Located on the Yamal Peninsula, in the Yamal-Nenets Autonomous Region, Northwest Siberia, Russia, the Nenets tribe include about 40,000 people who live and survive mainly on reindeer breeding. However, the Nenets’ eating habits are still quite strange to outsiders, since as a child they learned how to eat raw meat and drink reindeer blood to keep the body warm.
The place where the Nenets live is still dubbed “the end of the world” – year-round snow-covered year-round with the night temperature can fall below -50 degrees C. However, every year the tribe still has to move. a distance of thousands of kilometers with rudimentary sleighs. Yet the Nenets often have to live in conical tents, temporarily constructed of reindeer leather to keep warm and to cope with this harsh cold climate.
Dubbed the “nomadic tribe” with the life of tomorrow, the people of the Nenets tribe still approach the civilized world when using both generators and televisions. Living in the tribe, women often take on the task of setting up tents, cutting firewood, cooking, sewing, etc. while men only focus on reindeer breeding.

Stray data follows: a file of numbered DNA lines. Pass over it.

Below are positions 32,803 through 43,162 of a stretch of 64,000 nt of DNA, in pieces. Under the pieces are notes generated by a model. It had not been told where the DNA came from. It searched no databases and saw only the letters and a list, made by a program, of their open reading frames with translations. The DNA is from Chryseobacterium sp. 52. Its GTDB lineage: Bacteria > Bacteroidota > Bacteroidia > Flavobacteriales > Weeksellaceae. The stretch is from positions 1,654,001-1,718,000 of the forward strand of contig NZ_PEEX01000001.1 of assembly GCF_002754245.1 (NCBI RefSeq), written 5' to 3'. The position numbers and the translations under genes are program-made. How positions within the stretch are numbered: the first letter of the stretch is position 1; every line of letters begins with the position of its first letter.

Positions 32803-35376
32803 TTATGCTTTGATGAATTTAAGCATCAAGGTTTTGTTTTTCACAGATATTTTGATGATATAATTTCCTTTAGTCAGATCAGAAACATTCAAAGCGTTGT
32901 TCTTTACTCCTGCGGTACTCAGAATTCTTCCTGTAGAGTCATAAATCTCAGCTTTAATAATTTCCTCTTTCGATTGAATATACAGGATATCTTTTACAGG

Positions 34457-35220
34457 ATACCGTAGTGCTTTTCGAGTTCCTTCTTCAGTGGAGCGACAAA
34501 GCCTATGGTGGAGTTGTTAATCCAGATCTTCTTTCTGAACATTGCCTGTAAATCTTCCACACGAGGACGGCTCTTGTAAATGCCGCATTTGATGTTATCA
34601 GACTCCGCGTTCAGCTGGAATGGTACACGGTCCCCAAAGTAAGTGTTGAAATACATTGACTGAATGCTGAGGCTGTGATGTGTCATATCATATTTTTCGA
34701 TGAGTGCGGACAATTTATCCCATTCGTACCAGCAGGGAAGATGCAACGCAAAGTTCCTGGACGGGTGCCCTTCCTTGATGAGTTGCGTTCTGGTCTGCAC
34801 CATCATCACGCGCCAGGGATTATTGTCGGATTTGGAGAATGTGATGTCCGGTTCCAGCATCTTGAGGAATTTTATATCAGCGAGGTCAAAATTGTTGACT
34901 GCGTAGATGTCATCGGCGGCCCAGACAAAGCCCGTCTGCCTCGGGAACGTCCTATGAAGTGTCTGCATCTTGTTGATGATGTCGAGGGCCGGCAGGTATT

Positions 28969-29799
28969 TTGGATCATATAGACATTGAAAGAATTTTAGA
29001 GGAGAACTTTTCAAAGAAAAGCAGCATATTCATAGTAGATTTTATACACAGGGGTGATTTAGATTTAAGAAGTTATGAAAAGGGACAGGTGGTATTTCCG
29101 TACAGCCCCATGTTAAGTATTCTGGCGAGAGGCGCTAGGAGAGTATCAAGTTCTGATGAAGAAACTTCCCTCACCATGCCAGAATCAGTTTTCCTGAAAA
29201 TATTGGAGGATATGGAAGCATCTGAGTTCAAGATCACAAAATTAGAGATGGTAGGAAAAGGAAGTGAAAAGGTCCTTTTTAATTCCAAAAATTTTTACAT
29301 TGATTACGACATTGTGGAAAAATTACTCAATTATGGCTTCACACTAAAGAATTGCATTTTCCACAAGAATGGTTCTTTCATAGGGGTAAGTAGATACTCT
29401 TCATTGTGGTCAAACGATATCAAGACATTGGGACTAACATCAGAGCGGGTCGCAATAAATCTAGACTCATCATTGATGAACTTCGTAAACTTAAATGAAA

In addition to appearing in every daily activity of the tribe and reindeer, it is also used to make sacrifices for gods; It is even used to exchange and communicate with other businesses.
For thousands of years, the Dukha people live in cold forests with extremely harsh weather in the Mongolian country known to domesticate wild reindeer as pets.
Nomadic lifestyle and reindeer herds have become an indispensable part of their cultural life. In recent years, the Dukha ethnic group has had changes in lifestyle to contribute to protecting nature in addition to preserving the ancestral cultural characteristics.
The nomadic life is always moving and the cold weather makes the Dukha tribe difficult to cultivate or get any other food source, so almost everything depends on the reindeer herd.
They feed them to get milk and meat for food, use them as transport or food exchange with each other.
In addition, they earn extra income by hunting wild animals such as elk, red deer and musk deer in the forest, for skin and meat for sale. However, recently, the hunting of Dukha people has been limited when local authorities issued a ban on hunting wild animals to protect nature.
To compensate for the ban on hunting as well as to support the lives of reindeer farmers, the local government provided them with a monthly stipend. Many families have moved to live in some villages with schools, hospitals and children.
Although life has changed a lot from before, Dukha people still do not forget to maintain their specific cultural identities and circulate them for the next generations.